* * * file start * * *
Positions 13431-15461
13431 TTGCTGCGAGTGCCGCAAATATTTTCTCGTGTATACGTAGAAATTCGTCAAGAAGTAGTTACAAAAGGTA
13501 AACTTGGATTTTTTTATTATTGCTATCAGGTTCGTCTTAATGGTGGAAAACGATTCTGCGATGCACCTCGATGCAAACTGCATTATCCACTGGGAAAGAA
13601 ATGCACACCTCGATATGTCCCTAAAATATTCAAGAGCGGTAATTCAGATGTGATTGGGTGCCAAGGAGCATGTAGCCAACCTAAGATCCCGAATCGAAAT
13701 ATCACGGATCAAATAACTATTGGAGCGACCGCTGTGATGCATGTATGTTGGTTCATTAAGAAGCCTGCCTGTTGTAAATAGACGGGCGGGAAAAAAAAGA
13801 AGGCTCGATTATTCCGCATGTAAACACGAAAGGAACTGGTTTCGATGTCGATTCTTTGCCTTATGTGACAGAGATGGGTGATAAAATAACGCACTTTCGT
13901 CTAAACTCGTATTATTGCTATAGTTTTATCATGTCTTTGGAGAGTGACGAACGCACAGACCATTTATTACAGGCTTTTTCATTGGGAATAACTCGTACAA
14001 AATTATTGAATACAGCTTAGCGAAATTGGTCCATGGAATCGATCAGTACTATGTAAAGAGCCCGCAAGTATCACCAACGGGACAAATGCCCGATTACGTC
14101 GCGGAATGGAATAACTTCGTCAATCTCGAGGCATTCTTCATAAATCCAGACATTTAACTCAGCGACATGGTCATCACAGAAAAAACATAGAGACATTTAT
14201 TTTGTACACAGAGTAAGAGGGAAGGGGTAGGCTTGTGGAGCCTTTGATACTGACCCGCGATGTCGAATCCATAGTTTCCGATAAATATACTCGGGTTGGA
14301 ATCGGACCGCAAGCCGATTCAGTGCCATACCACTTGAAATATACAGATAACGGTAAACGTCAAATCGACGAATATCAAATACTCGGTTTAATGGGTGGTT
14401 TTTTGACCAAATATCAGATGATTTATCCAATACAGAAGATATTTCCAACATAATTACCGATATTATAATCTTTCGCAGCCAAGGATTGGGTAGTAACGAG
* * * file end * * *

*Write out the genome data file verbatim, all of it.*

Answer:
Positions 13431-15461
13431 TTGCTGCGAGTGCCGCAAATATTTTCTCGTGTATACGTAGAAATTCGTCAAGAAGTAGTTACAAAAGGTA
13501 AACTTGGATTTTTTTATTATTGCTATCAGGTTCGTCTTAATGGTGGAAAACGATTCTGCGATGCACCTCGATGCAAACTGCATTATCCACTGGGAAAGAA
13601 ATGCACACCTCGATATGTCCCTAAAATATTCAAGAGCGGTAATTCAGATGTGATTGGGTGCCAAGGAGCATGTAGCCAACCTAAGATCCCGAATCGAAAT
13701 ATCACGGATCAAATAACTATTGGAGCGACCGCTGTGATGCATGTATGTTGGTTCATTAAGAAGCCTGCCTGTTGTAAATAGACGGGCGGGAAAAAAAAGA
13801 AGGCTCGATTATTCCGCATGTAAACACGAAAGGAACTGGTTTCGATGTCGATTCTTTGCCTTATGTGACAGAGATGGGTGATAAAATAACGCACTTTCGT
13901 CTAAACTCGTATTATTGCTATAGTTTTATCATGTCTTTGGAGAGTGACGAACGCACAGACCATTTATTACAGGCTTTTTCATTGGGAATAACTCGTACAA
14001 AATTATTGAATACAGCTTAGCGAAATTGGTCCATGGAATCGATCAGTACTATGTAAAGAGCCCGCAAGTATCACCAACGGGACAAATGCCCGATTACGTC
14101 GCGGAATGGAATAACTTCGTCAATCTCGAGGCATTCTTCATAAATCCAGACATTTAACTCAGCGACATGGTCATCACAGAAAAAACATAGAGACATTTAT
14201 TTTGTACACAGAGTAAGAGGGAAGGGGTAGGCTTGTGGAGCCTTTGATACTGACCCGCGATGTCGAATCCATAGTTTCCGATAAATATACTCGGGTTGGA
14301 ATCGGACCGCAAGCCGATTCAGTGCCATACCACTTGAAATATACAGATAACGGTAAACGTCAAATCGACGAATATCAAATACTCGGTTTAATGGGTGGTT
14401 TTTTGACCAAATATCAGATGATTTATCCAATACAGAAGATATTTCCAACATAATTACCGATATTATAATCTTTCGCAGCCAAGGATTGGGTAGTAACGAG